Christopher Bowyer, Alliance for Sustainable Colorado
Over the past several months we have been making some modifications to our security and accessibility procedures and processes. One piece that has resulted is a definitive need for policies related to visitors of the building so that our tenants know what to expect in certain circumstances. Our elevator and stairwells are locked to visitors and we do not have a convenient location to place a concierge or security guard, thus our staff takes the brunt of validating the purpose for a visitor coming to the building, escorting and/or allowing access to visitors.
Do any of you have established policies currently in place that you have found work (or others that do not work) for visitors coming to your building for meetings, delivery personnel such as UPS/FedEx or for visitors who simply want to meet a representative of one of your tenants?
Jimmy Martin, Facilities Director, Chicago Literacy Alliance
We have a unique situation in that our main entrance, an elevator, opens directly into our space. There’s no holding area for visitors, so we’ve honed our process over the past year and a half to structure and control guest entry. We’ve found that a combination of a dedicated personal presence, in our case a community manager & coordinator, and a digital visitor kiosk have handled these needs quite well. Without a dedicated person or persons to receive and direct visitors, things would quickly devolve into chaos.
When a visitor arrives, they’re acknowledged and greeted. The guest signs in on our iPad and, if the person they’re here to see is in our “employee” list, that person gets a text message notification their guest has arrived. This also automatically creates an adhesive name badge that shows their name, optionally a photo and the name of the person they’re here to see. The system we use, Envoy, is very customizable, and I can’t recommend it enough.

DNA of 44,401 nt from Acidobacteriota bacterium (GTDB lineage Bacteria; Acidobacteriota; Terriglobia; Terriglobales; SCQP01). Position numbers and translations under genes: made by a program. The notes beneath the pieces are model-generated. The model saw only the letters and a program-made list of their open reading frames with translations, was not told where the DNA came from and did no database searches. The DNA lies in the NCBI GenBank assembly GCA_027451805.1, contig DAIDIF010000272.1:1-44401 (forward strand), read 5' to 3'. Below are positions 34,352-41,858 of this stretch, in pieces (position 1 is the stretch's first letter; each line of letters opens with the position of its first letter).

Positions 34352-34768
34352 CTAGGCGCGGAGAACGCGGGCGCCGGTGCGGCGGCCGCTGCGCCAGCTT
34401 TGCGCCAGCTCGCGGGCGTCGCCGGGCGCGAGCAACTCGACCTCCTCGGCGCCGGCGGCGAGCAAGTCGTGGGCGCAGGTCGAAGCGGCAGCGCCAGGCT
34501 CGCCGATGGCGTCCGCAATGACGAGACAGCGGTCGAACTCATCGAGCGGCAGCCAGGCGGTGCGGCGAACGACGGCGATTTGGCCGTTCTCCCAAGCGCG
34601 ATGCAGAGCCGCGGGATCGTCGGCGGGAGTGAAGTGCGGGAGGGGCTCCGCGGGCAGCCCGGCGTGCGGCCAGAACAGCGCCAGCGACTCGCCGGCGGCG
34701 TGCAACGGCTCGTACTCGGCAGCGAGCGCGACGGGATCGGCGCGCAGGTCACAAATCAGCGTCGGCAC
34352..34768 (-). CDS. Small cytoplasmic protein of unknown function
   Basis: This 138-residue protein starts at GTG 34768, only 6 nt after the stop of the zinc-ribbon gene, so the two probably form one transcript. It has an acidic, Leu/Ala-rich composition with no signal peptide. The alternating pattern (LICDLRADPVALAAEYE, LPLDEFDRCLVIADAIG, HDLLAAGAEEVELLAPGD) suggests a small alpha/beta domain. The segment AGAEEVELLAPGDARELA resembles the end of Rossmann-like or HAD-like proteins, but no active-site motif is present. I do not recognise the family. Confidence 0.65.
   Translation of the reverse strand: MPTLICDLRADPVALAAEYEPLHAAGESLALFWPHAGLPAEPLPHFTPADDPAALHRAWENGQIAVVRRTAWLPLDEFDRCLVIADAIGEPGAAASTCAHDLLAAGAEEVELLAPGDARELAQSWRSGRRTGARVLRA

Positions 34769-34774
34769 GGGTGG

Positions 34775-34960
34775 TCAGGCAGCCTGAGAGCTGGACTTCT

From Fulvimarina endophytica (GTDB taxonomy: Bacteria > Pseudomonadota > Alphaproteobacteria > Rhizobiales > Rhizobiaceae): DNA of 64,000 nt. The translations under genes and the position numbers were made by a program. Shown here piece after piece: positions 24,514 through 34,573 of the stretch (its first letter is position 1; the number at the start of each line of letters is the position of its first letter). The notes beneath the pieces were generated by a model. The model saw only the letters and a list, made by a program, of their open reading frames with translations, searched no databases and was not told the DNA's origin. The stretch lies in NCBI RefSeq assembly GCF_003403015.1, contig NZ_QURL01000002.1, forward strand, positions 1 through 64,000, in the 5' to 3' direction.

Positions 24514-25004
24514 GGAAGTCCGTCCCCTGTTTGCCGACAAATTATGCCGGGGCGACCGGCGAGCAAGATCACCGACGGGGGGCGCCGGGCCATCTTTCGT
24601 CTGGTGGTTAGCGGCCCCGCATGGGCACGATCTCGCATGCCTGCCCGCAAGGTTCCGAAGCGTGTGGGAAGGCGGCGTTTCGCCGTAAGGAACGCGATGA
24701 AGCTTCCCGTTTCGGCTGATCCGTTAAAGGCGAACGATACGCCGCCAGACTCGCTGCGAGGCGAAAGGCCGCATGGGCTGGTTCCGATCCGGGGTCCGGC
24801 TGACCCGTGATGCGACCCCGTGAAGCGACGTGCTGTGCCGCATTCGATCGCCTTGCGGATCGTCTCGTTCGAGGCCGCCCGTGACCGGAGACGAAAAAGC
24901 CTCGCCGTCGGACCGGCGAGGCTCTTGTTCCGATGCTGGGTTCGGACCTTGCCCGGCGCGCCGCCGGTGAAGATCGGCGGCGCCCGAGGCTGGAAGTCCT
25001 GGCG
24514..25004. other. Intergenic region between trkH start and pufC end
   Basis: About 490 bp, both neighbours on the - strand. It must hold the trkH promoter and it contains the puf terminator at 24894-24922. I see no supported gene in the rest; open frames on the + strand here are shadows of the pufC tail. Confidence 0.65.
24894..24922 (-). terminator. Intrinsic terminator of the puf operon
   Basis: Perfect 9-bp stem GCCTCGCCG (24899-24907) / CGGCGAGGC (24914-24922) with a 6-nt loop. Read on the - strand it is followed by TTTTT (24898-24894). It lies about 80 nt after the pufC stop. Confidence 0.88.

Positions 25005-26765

The visitor badge policy is only as good as its enforcement, however. The iPad setup wouldn’t work terribly well without our welcome team ensuring all guests go through the process. Guests generally get it when they come in, though, and once a policy is established and well enforced, people respond pretty well to the structure.
I don’t know the specifics of your facility or the kind of guests you receive, but I’m guessing a dedicated physical presence plus a digital check-in would be a good start.
Misha Palin, Citizen Engagement Laboratory
We have a reception area but to cut down on our receptionist having to manage guests we signed on with iPad Receptionist which recently changed to https://thereceptionist.com/ (Found out about this through NCN!)
Pros:+people walk in and see they need to sign in+it’s fairly self explanatory +our receptionist doesn’t have to run around looking for people much of the time+it sends a text and email to the person who the guest is coming to see+it provides a report of people who are in our space+if you get the package it comes with a frame for your iPad so someone wouldn’t just walk away with it.
Cons: -It has a delivery option but most delivery people don’t expect to have to use it…so if our receptionist isn’t there, they still wonder around looking for someone to sign for the package.-if someone isn’t paying attention to their phone or email then they don’t know the person has arrived and either they are left waiting or the receptionist has to go find them anyway.-not everyone feels comfortable signing in electronically.
Things we wish it would do:>collect emails for event lists easily>mass text option in case of emergency